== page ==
Squeeze squeeze squeeze into the starting area. I hadt been that claustrophobic since I ran Bloomsday in May. The guy in front of me kept bending over to stretch his hamstrings and it created a few uncomfortable situations for me. Everyone was squeezed together pretty tight, so there's really not much room to get out of someone's way if they wanted to bend over and stretch - but this guy was determined to stretch those legs a little more even though he had 26.2 miles to get them nice and loose. I did give him my phone number in case he wanted to meet somewhere properly after the race.

"Let's get this started NOW.
It's too early for any of us to
have taken a shower this morning
and Mr. Boston Here I Come
standing in front of me
smells like, well, Boston."

"The Start"

No watch, no Garmin, no expectations. Right?

I knew my legs were probably still going to be tired from last weekend's run, so I didn't want to have any serious goal set that I would be disappointed not getting. The hope was to run strong without killing myself and to have as much fun as a person can have on a 26.2 mile run. My outside goal was to shoot for a sub-4hr.

I started out nice and easy and then slowed down a bit more. There was a little uphill section about a mile in and I walked it. Walking breaks were something I definitely wanted to keep doing. Because I didn't wear a watch I wasn't taking regularly scheduled breaks. Instead I tried to use every other water station (near the beginning) and then every water station (near the end) as a good place to relax and take a little walk while I get a drink.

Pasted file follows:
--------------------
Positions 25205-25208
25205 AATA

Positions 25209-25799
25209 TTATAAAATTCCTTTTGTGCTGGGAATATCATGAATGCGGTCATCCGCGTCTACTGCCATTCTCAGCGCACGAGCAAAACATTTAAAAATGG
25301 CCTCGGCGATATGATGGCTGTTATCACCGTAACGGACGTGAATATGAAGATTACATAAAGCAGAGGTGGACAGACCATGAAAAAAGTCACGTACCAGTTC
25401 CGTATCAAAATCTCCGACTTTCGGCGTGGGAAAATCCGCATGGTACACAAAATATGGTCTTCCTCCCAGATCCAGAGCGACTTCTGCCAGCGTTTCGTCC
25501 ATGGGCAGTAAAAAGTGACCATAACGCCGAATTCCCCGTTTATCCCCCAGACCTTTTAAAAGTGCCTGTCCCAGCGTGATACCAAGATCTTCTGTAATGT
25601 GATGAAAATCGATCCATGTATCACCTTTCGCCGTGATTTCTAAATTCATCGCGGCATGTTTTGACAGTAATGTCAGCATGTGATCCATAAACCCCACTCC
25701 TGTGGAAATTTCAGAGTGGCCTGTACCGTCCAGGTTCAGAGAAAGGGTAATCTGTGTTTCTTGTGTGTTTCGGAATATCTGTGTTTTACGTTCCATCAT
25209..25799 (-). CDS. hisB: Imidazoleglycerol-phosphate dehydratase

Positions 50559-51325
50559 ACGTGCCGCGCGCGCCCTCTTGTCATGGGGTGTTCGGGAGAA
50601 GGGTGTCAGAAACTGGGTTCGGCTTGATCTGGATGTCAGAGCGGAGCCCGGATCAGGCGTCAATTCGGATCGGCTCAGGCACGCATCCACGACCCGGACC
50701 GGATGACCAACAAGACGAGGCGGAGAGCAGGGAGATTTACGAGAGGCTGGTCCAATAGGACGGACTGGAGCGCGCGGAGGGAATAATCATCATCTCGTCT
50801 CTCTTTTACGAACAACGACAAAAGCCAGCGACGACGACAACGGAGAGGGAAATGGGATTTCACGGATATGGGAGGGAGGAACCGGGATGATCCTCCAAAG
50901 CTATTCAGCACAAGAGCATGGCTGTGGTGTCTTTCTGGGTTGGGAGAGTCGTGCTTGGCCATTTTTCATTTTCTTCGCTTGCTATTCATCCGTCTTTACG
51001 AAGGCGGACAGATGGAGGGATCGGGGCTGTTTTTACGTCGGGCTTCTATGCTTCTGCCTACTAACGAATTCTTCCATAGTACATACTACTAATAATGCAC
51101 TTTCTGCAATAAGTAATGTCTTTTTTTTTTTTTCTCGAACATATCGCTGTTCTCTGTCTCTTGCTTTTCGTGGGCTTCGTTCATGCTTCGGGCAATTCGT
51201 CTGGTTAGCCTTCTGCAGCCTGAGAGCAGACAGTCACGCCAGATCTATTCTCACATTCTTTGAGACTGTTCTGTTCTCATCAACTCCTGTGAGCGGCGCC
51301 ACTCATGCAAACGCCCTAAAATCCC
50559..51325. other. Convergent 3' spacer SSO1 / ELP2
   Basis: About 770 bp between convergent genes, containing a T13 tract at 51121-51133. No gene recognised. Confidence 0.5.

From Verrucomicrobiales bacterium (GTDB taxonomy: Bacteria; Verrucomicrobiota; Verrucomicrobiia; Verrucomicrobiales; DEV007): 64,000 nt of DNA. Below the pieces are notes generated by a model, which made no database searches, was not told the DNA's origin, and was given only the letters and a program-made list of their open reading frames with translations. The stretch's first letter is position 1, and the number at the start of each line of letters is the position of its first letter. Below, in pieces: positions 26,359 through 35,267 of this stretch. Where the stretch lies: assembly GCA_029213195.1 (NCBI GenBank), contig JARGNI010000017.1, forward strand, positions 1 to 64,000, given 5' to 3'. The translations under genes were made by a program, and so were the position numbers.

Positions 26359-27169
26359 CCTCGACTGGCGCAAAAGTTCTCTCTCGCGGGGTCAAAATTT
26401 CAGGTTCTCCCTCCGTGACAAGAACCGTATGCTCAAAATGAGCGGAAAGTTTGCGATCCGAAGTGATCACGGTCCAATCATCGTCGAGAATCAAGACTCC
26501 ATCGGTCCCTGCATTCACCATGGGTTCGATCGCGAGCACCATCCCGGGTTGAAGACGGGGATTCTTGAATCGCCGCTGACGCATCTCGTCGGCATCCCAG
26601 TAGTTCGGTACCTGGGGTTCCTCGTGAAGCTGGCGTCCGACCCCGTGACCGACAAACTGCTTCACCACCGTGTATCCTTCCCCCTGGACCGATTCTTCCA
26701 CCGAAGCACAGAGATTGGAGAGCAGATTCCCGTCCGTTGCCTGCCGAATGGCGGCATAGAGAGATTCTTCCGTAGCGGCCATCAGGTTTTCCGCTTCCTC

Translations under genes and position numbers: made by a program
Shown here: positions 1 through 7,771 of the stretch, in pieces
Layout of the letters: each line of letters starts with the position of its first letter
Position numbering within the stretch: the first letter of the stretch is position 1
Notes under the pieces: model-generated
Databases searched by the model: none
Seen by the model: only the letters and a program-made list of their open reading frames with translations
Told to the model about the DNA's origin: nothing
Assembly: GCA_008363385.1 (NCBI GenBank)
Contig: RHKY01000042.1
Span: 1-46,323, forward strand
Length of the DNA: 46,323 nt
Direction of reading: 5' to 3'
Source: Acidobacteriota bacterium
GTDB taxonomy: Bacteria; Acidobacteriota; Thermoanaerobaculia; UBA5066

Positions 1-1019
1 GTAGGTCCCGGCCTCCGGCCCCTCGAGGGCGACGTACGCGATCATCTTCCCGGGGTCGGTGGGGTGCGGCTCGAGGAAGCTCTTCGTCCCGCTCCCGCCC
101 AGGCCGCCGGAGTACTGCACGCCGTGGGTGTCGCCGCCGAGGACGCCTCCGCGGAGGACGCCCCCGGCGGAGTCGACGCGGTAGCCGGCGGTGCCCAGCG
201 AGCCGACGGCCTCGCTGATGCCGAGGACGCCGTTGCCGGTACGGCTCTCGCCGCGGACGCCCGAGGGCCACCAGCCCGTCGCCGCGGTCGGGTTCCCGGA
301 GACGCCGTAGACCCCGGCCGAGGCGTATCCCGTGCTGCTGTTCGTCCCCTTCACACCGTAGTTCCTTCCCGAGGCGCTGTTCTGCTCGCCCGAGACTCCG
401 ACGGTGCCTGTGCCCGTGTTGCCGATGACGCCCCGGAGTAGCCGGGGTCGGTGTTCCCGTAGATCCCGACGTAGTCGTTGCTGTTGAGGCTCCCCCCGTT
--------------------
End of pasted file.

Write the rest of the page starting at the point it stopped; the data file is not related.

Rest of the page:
Going through mile five the timekeeper yelled out 64 minutes - 27 seconds. I did the (not so) quick math and realized I was going way below a 4 hr pace. Then I realized she yelled out 46, not 64. (I don't think I'm lexdysic.)

Notice the musical guests
on the overpass. Entertainment
was popping out of every corner.

Nearing the eight mile mark I caught up with the 4hr pace group. I was feeling pretty good at this point. Tired legs, but I had gotten into a nice rhythm and was holding a nice pace. I thought I could handle easing by this group. If a faster pace was too much then I'd be fine dropping back and hanging with the 4hr group as long as I could. Well, just before mile ten I caught up with the 3hr50min pace group. These groups are led by a pacer carrying a balloon marked with the target time. I ran with this group for a bit then decided I'd stick with them as long as I could. The longer I stayed with them the better chance I had of finishing below 4hr even if I crashed and burned at the end.

I carry my cell phone with me on most of my runs. Primarily to take photos, but also to check stock market updates. My dad knows I carry my phone with me and he knew I was running the Portland Marathon and he knew I would answer the phone if he called. So around mile eleven the phone rings and I know it's my dad so I pick it up and have a little chat with him.